Naomi Osaka is currently ranked the No. 1 tennis player in the world, and is the first Japanese to do so (Rich, 2019). Despite her major success, there still is an impending issue she will have to deal with very soon. This issue concerns whether Osaka will choose to remain a Japanese citizen or American.
Naomi Osaka was born on October 16, 1997 in Osaka, Japan to a Japanese mother and a Haitian father. Her and her sister, Mari, retained their mother’s family name for “practical reasons” when the family lived in Japan (Burke, 2018). The family moved to the US when she was three years old.
Japan’s Nationality Law requires Japanese people who hold any additional citizenships to choose one by the time turn 22. Naomi Osaka is turning 22 years old in October this year, and she currently still holds both U.S. and Japanese passports.
For more information on this overall subject, please refer to this video:
This topic hits quite a little too close to home for me. I too have dual citizenship: Australian and Japanese. My Japanese citizenship was passed on to me by my Mum, but despite my heritage, I still feel a little hesitation with completely associating with Japanese culture.
Personally, it’s still upsetting that by the time I’m 22, I’m expected to just simply pick a part of my identity and completely disregard the other nationality. Although probably seen as not the biggest deal, I still believe it’s a shame that there are others who probably also struggle with their cultural and social identity due to a law established by a government.
It should be known whether Australian or Japanese, my knowledge of politics is quite limited. I still form opinions however, which’ll be voiced to establish the ‘auto’ in my ‘autoethnography’ to produce a study that draws from “personal experience in order to understand cultural experience” (Ellis et al. 2011).
I’ll be using digital sources to examine Naomi Osaka’s impending dilemma of choosing her nationality as well as the overall topic regarding why the Japanese Government doesn’t allow for dual citizenship. In extension, I’ll attempt to explain how this overall topic affects myself and others who are in the same situation as the No.1 tennis player.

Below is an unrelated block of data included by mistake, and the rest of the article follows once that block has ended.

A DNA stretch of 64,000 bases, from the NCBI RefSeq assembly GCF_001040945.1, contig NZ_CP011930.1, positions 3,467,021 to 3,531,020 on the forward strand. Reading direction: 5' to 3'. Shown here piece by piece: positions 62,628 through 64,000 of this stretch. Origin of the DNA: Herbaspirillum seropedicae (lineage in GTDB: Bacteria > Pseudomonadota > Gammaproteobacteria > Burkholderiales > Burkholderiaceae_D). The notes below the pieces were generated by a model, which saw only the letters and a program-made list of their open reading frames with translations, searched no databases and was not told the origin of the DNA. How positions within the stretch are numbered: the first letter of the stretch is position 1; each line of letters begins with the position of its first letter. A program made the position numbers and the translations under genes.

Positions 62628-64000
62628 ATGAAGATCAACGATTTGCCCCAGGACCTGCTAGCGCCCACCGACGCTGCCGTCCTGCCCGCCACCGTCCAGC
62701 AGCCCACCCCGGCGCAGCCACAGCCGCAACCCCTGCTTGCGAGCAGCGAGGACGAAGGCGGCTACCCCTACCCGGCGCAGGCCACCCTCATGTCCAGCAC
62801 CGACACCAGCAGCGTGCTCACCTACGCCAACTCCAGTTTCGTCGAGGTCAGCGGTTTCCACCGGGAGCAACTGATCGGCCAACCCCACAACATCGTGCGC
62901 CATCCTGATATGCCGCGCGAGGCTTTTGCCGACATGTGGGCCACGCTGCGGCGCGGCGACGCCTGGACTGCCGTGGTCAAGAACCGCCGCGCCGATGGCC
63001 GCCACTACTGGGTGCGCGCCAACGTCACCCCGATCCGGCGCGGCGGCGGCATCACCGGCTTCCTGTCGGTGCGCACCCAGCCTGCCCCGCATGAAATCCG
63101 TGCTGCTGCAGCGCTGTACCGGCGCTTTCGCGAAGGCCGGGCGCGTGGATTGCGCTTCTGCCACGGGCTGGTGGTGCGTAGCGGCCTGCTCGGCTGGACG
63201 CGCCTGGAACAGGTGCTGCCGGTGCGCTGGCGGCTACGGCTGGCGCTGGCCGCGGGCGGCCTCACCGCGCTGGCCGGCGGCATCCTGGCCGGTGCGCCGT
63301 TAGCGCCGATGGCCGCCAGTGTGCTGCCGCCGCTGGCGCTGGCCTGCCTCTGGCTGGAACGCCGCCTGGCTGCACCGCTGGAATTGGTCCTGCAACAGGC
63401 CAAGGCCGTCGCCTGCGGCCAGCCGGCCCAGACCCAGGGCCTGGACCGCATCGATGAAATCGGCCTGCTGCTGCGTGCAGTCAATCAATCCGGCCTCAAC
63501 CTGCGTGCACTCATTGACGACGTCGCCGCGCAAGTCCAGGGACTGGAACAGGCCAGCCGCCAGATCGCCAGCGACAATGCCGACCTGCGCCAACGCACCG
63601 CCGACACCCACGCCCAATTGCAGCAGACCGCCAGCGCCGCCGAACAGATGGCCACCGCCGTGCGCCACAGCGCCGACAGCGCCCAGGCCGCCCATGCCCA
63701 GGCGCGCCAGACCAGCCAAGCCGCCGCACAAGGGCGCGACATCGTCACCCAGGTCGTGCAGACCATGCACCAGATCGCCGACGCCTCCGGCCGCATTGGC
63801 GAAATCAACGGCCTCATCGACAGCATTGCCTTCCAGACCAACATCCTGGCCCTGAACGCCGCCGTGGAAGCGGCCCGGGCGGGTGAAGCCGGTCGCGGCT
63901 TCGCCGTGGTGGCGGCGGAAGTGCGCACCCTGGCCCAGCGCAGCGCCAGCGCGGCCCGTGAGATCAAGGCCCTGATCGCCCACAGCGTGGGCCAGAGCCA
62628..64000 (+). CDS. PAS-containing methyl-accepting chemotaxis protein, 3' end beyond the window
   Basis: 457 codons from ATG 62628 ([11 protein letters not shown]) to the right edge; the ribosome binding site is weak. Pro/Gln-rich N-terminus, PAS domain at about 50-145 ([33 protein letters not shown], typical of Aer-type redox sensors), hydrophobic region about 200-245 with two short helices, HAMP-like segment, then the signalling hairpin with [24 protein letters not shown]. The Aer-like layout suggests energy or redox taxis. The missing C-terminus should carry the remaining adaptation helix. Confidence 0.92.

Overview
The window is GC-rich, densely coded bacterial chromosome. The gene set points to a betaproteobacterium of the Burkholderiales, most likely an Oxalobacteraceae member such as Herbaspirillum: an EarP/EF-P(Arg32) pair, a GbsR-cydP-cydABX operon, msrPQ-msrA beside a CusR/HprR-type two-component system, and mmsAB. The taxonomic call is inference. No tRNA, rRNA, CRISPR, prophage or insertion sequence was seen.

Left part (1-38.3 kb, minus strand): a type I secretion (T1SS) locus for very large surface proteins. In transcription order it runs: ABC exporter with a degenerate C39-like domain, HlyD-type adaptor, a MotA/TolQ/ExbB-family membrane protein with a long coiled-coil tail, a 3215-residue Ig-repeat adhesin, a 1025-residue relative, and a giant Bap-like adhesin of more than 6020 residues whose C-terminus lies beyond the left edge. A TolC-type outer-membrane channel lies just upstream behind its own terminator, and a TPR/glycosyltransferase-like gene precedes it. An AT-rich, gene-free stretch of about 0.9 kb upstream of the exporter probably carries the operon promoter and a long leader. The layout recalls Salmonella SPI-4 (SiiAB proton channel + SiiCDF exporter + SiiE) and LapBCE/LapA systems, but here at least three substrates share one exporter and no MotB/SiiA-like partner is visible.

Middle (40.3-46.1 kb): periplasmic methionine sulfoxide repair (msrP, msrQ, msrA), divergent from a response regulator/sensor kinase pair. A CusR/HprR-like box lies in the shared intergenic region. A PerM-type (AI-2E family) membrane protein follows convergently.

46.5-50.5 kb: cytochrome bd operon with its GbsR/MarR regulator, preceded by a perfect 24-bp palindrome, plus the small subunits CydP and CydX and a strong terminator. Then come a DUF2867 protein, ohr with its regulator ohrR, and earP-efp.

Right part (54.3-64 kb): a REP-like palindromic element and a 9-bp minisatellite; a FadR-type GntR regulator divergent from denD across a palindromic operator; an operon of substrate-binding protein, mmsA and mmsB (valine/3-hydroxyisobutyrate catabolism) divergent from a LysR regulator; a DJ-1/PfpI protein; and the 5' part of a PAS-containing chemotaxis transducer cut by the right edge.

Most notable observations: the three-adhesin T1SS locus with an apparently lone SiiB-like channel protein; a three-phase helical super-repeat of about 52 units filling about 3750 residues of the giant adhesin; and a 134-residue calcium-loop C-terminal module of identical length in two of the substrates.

I hope I’m able to gather relevant information that can be of interest to anyone unfamiliar with Japan’s overall stance on dual-citizenship, as well as developing my own political, social and cultural standpoint.
- Burke, C 2018, ‘Naomi Osaka’s Family: 5 Fast Facts You Need to Know’, weblog post, 10 September, viewed 30 August 2019, Available at: https://heavy.com/sports/2018/09/naomi-osakas-family-father-parents/
- Ellis, C., Adams, T.E., and Bochner, A.P. 2011, ‘Autoethnography: An Overview’, Forum: Qualitative Social Research, vol.12, no.1, Available at: http://www.qualitative-research.net/index.php/fqs/article/view/1589/3095#g2
- Minter, A 2019, ‘’, Bloomberg Opinion, 31 January, viewed 30 August 2019, Available at: https://www.bloomberg.com/opinion/articles/2019-01-30/japan-shouldn-t-force-tennis-star-naomi-osaka-to-pick-countries
- Rich, M 2019, ‘Will Naomi Osaka Pick Japanese Citizenship or American? Her Deadline to Choose Is Looming’, The New York Times, 6 April, viewed 29 August 2019, Available at: https://www.nytimes.com/2019/04/06/world/asia/naomi-osaka-citizenship.html